The female mosquito will bite everyone, albeit some of us get much more bites than others. Our skin may hold the key to figuring out why.
This is why Vosshall and a former postdoc in her lab, Maria Elena De Obaldia, chose to study the top theory to explain for variances in mosquito attraction: personal odour variations connected to skin microbiota. According to a new study, the strong aroma created by skin-emanating fatty acids may be what repels mosquitoes. Cell published its findings.
“There’s a very, very significant link between having a lot of these fatty acids on your skin and being a mosquito magnet,” says Robin Chemers Neustein Professor at The Rockefeller University and Chief Scientific Officer of the Howard Hughes Medical Institute, Vosshall.
For the length of the three-year study, eight people were required to wear nylon stockings over their forearms for six hours every day. This procedure was repeated multiple times. Over the next several years, the nylons were put against one another in every imaginable pairing in a round-robin type “tournament.”
De Obaldia devised a two-choice olfactometer test for them, consisting of a plexiglass chamber divided between two tubes, each ending in a box containing a stocking. They placed Aedes Aegypti mosquitos in the main room, which are the primary vectors of Zika, dengue, yellow fever, and chikungunya. They stood there watching as the insects flew down the tubes, one nylon after the other.
Subject 33 was by far the most appealing target for Aedes aegypti, attracting mosquitos 100 times more than the least appealing research participant, Subject 19, and four times more than the next most appealing subject.
Because the trial samples were de-identified, the researchers had no means of knowing which participant wore which nylon. However, in any research including Subject 33, they would notice that something was wrong because flies would swarm to that sample. According to De Obaldia, it will become obvious immediately after the test begins. This is the type of material that genuinely interests me as a scientist. This is a real incident. This is not a nitpicking situation. It has a substantial influence.
The patients were separated into high and low attractor groups, and the researchers then asked what made each group distinct. Chemical analysis techniques were used to identify 50 molecular components that were more abundant in the sebum (a moisturising barrier on the skin) of the most attractive people.
This led them to the conclusion that mosquito magnets produced significantly more carboxylic acids than the less attractive people. Bacteria on our skin produce our particular human body odour utilising chemicals present in sebum.
To confirm their findings, Vosshall’s team recruited an additional 56 people for a validation study. Subject 33 remained the most captivating subject throughout history.
“Some participants were in the research for several years, and we discovered that if they were a mosquito magnet, they stayed a mosquito magnet,” De Obaldia explains. “Many aspects about the subject or their behaviours may have altered over time, yet this was a highly stable feature of the person.”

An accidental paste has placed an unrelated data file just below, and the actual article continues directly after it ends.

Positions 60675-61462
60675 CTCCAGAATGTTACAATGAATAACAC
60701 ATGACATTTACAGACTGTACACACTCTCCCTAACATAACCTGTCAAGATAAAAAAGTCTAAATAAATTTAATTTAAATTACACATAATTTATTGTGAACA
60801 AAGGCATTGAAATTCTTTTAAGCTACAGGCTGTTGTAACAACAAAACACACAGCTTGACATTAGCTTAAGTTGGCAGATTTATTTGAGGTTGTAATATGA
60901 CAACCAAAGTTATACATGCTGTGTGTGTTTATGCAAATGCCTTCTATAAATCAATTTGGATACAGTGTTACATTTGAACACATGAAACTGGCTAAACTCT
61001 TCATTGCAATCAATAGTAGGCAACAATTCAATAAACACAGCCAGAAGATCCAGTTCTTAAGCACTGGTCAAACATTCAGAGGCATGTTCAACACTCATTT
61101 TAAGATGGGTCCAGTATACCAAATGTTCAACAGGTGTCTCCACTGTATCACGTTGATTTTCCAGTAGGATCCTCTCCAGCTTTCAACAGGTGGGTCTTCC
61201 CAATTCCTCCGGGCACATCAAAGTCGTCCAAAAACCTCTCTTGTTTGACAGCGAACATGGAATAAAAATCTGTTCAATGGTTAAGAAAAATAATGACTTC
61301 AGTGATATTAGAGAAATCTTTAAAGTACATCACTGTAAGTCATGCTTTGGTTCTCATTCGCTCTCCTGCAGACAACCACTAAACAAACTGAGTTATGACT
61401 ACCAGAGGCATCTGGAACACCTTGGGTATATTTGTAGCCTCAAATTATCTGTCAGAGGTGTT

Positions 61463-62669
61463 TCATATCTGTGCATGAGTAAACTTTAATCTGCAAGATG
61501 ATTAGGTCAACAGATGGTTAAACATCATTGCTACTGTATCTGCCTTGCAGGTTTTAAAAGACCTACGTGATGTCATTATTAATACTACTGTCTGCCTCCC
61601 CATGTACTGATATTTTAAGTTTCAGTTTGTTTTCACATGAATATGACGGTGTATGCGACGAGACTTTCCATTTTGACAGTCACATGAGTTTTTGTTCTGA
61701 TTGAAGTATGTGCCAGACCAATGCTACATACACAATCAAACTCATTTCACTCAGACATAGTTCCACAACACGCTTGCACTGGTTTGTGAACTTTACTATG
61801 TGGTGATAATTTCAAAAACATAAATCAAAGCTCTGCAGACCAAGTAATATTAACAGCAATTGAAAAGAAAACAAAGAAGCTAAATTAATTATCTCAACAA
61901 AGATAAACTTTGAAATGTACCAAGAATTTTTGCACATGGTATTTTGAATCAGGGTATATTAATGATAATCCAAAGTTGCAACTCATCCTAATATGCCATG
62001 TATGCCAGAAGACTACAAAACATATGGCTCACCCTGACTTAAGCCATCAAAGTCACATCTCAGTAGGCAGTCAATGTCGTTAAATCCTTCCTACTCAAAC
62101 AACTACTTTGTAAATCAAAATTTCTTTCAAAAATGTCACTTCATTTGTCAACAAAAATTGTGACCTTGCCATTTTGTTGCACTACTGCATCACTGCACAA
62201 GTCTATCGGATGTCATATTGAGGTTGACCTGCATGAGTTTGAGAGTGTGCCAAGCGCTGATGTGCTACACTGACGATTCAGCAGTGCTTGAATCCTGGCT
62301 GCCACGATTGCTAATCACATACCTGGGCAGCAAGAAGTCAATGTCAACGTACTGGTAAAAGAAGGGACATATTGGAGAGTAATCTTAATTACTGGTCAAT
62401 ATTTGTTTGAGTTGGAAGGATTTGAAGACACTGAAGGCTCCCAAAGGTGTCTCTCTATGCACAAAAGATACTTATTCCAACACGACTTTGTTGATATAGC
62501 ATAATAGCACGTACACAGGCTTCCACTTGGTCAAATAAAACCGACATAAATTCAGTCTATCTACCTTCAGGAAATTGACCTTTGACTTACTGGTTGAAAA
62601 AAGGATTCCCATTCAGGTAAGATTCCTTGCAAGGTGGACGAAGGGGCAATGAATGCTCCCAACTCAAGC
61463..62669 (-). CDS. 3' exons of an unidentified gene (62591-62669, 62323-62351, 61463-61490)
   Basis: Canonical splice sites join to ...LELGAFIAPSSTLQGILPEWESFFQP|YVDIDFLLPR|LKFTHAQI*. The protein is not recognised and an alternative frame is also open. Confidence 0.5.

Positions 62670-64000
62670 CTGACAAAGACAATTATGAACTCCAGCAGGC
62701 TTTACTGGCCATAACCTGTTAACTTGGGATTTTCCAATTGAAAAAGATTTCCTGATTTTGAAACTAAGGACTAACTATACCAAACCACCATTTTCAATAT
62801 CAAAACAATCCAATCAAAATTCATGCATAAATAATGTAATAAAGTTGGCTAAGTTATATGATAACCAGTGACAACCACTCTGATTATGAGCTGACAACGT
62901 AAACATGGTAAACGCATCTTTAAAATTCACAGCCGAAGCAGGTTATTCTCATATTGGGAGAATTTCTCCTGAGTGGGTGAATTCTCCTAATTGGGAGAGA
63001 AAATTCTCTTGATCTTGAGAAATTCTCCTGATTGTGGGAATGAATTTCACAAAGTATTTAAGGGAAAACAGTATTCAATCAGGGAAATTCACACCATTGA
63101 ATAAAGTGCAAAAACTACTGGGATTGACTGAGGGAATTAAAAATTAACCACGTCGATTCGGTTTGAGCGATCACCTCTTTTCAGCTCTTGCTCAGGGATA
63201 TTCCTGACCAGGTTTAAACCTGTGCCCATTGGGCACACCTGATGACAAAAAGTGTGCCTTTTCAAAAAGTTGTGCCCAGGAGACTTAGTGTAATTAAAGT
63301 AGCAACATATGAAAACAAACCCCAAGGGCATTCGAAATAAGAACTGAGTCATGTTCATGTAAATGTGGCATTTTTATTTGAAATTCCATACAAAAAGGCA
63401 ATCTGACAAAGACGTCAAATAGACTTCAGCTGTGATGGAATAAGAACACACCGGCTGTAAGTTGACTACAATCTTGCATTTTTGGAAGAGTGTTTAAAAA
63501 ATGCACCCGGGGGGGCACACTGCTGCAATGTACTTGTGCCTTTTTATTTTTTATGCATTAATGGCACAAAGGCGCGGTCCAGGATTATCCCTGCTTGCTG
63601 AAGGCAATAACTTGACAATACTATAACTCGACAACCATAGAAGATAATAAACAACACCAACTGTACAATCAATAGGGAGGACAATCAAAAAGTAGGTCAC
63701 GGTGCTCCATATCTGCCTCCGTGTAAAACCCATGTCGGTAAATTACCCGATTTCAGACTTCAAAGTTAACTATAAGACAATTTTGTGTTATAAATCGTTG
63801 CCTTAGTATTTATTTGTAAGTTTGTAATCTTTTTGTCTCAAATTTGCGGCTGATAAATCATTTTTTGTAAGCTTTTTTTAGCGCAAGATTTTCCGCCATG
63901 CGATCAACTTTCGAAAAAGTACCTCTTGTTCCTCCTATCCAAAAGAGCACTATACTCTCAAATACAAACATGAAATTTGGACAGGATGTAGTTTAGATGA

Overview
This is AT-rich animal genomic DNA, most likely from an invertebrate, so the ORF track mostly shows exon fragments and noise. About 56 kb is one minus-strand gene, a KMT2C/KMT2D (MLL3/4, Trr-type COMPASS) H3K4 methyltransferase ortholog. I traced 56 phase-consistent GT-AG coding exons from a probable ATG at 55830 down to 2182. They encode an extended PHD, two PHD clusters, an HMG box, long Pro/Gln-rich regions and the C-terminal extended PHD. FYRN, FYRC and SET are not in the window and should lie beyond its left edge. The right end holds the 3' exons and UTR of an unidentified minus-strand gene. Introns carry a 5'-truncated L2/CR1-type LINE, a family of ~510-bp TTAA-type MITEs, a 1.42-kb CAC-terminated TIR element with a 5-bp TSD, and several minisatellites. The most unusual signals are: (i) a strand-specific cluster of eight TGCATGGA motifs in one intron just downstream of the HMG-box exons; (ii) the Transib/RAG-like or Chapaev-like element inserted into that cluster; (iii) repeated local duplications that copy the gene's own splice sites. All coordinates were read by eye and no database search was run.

Mosquitoes have two separate sets of olfactory receptors called Orco and IR receptors, which they employ to identify two types of human odours.
The researchers created mutants lacking one or both of the receptors to see whether they might create mosquitos that couldn’t sense humans.
While IR mutants lost their attraction to us to variable degrees but retained the ability to detect us, Orco mutants remained attracted to people and were able to differentiate between mosquito magnets and low attractors.
These discoveries were unexpected by the investigators. “The goal was to generate a mosquito that was no longer attracted to people, or a mosquito that was attracted to everyone but couldn’t tell the difference between Subject 19 and Subject 33.” That would be excellent, according to Vosshall, since it would spur the development of more effective pesticides. “However, we didn’t actually observe that.” It irritated me.”
These findings support one of Vosshall’s previous investigations, which was also published in Cell and highlighted the redundancy of Aedes aegypti’s extraordinarily sophisticated olfactory system. The female mosquito depends on it to survive and reproduce. She can’t do either without blood. That’s why, according to Vosshall, “she has a backup plan and a backup plan and a backup plan and is sensitive to these variances in the skin chemistry of the people she goes after.”
Because of the mosquito smell tracker’s seeming indestructibility, it’s difficult to conceive a future where people aren’t the primary entrée. Changing the microbiomes on our skin, on the other hand, is one approach.
Applying sebum and skin bacteria from a low-appeal person’s skin, such as Subject 19, to the skin of a high-appeal person, such as Subject 33, is likely to have the effect of concealing mosquitoes.
“We haven’t done that experiment,” says Vosshall. “That is a difficult experiment. But, if that were to succeed, you might envision that by using a nutritional or microbiome intervention in which bacteria on the skin are able to modify how they interact with sebum, you could transform someone like Subject 33 into Subject 19. But this is all theoretical.”
Given the mosquito scent tracker’s seeming impenetrability, it’s difficult to envisage a future where humans aren’t the most popular meal on the menu.
Changing our skin’s microflora is one option. It is possible to create a mosquito-masking effect by transferring sebum and skin bacteria from a low-appeal person’s skin, such as Subject 19, to the skin of a high-appeal person, such as Subject 33.